Note: Where available, the PDF/Word icon below is provided to view the complete and fully formatted document
 Download Current HansardDownload Current Hansard   

Previous Fragment    Next Fragment
Thursday, 7 June 1984
Page: 2753


Senator CHIPP —I ask the Minister representing the Minister for Health a question about Mrs Kerry Burke, who is dying from leukemia and has been advised by her doctors that she may prolong her life by the use of the drug harringtonine. Does the Minister know about the outrageous decision of the Department of Health and the Health Minister, who refused permission to Mrs Burke to import the drug for her own personal use and under her doctor's supervision, even though she has given an undertaking that it would not be made available to anybody else? Does any politician or public servant have the right to refuse Mrs Burke or anyone else the chance to use a possibly life-saving drug , where no one else is affected? Is it not a massive denial of basic human rights for bureaucrats and pliant politicians to deny a person's right to prolong her own life?


Senator GRIMES —The situation which has been described by Senator Chipp in such emotive terms-I do not condemn him for doing so; these matters are always difficult-has arisen over the years in regard to various drugs. It is worth while putting down certain facts about the situation before too many wild claims are made about the Department of Health or the Minister for Health. There are in fact two preparations of the type mentioned by Senator Chipp which come into consideration in these circumstances. One is a pure, standardised, carefully prepared preparation called homoharringtonine which is under test by the United States National Cancer Institute. There is a second preparation, harringtonine, which was mentioned by Senator Chipp, which is produced apparently in China. It is a different analogue. At times it has been described as a mixture of the two substances. It is of unknown composition, unknown sterility and unknown purity.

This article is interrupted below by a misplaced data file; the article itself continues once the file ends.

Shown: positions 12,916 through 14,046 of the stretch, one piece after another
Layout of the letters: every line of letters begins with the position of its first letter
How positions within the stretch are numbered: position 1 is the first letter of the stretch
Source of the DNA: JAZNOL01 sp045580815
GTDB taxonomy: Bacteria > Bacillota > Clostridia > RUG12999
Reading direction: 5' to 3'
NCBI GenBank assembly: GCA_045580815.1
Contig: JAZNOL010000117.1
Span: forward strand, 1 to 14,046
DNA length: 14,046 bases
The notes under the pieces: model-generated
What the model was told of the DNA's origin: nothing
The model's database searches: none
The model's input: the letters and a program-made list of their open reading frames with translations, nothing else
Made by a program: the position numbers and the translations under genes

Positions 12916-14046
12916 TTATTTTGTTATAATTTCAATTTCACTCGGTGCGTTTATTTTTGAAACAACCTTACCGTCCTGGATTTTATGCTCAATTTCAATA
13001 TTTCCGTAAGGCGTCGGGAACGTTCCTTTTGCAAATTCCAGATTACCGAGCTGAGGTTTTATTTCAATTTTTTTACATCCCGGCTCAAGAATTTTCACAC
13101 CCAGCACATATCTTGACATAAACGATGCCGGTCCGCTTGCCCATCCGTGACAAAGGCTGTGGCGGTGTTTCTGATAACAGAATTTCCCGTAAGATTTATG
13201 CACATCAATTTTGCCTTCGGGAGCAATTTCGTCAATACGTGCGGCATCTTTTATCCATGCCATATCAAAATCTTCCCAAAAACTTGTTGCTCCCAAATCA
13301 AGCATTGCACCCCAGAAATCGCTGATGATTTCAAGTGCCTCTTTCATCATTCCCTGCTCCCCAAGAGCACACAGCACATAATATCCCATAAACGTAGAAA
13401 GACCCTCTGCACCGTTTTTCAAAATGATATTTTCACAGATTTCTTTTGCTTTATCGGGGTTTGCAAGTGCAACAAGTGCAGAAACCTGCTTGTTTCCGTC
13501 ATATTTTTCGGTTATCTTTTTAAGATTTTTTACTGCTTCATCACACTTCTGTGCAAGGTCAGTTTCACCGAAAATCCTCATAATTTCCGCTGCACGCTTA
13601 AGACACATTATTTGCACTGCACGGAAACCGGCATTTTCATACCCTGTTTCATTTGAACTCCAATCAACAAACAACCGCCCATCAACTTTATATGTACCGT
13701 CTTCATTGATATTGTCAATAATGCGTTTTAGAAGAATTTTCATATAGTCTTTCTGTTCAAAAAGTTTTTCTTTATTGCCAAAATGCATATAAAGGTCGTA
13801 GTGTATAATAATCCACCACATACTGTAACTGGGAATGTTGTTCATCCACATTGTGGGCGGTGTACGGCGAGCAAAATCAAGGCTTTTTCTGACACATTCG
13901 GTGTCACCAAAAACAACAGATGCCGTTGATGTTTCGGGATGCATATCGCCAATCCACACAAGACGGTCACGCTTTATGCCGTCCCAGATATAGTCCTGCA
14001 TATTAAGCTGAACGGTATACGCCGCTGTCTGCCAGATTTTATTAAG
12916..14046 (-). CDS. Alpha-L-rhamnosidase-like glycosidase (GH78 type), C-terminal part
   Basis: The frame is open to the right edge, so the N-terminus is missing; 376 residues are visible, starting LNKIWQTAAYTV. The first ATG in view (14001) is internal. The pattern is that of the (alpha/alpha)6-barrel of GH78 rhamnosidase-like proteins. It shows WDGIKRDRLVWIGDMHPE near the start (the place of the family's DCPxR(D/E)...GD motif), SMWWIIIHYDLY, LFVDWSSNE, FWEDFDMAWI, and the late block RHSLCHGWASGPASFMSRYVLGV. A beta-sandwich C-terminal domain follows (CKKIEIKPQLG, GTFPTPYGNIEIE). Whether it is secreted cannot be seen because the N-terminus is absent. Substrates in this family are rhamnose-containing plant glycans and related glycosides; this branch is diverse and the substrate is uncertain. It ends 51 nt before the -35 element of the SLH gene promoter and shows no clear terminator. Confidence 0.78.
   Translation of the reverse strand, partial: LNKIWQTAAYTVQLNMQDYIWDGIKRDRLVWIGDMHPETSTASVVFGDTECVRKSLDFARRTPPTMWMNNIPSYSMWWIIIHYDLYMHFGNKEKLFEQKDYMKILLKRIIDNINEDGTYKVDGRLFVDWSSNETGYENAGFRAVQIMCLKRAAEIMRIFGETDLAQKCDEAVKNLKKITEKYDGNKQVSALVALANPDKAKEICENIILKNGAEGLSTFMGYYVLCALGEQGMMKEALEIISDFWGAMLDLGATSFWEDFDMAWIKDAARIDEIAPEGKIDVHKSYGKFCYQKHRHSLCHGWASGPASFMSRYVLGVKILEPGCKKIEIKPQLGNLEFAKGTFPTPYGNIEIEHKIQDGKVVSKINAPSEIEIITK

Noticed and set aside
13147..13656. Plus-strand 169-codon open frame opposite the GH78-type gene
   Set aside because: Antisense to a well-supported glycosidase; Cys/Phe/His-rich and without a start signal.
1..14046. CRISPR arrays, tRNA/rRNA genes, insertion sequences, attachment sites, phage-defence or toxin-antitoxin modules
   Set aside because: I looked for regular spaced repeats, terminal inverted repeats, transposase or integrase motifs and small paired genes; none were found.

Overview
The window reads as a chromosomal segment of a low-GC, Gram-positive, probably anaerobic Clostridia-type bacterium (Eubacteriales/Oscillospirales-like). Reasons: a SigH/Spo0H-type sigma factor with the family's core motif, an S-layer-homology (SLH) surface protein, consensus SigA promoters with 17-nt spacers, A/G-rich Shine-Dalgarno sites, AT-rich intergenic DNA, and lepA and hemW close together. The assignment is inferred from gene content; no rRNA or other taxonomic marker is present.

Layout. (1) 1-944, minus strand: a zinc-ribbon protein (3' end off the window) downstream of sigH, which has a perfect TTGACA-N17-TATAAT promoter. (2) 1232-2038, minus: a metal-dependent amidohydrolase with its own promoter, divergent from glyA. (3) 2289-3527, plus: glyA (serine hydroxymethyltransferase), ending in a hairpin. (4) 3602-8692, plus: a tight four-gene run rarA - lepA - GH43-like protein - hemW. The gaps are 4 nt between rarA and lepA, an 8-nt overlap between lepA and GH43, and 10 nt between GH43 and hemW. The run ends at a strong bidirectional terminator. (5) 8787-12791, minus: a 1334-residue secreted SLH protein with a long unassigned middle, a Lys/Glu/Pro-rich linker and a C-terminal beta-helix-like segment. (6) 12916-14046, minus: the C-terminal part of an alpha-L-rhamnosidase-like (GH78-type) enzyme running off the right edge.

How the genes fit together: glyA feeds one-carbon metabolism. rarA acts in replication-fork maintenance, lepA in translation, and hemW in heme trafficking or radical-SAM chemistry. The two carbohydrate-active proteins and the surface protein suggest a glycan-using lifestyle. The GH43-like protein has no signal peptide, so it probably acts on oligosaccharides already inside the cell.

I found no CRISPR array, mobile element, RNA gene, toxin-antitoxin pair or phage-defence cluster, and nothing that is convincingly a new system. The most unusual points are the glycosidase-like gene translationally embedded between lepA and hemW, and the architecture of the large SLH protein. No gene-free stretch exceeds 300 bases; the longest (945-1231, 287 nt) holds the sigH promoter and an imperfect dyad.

As to the first preparation, the National Cancer Institute in the United States is not prepared to make some of its small supply of the drug available to doctors who treat individual patients, unless those doctors are willing to take part in proper trials and have a proper protocol. This is standard international practice. It is my understanding that Mrs Burke's doctors are not willing to do that. The Department of Health has a duty to ensure that Australian patients are not exposed to therapeutic substances of unknown composition and safety. Mrs Burke's physician has advised the Minister 'that harringtonine is not the only treatment available nor may it be the most efficient treatment available'. The physician also advised the Acting Minister for Health in similar terms.

On the advice of other consultants involved in the management of leukemia, there are already treatments available in Australia which might be used, and the Department believes it cannot endorse the use of unidentified preparations. Data from the National Cancer Institute in the United States from carefully controlled trials have shown that, despite the statements made in Melbourne, homoharringtonine is toxic to bone marrow cells as are other anti-cancer agents. It has been found to be associated with severe, unpredictable and unexplained effects on blood pressure and similar side effects. The Minister for Health has indicated to the physicians involved that the Department of Health continues to seek data from China to establish the sterility and purity of this substance. Once such data are obtained and evaluated, it may be possible to institute a trial under conditions of control demanded by international experts in this area .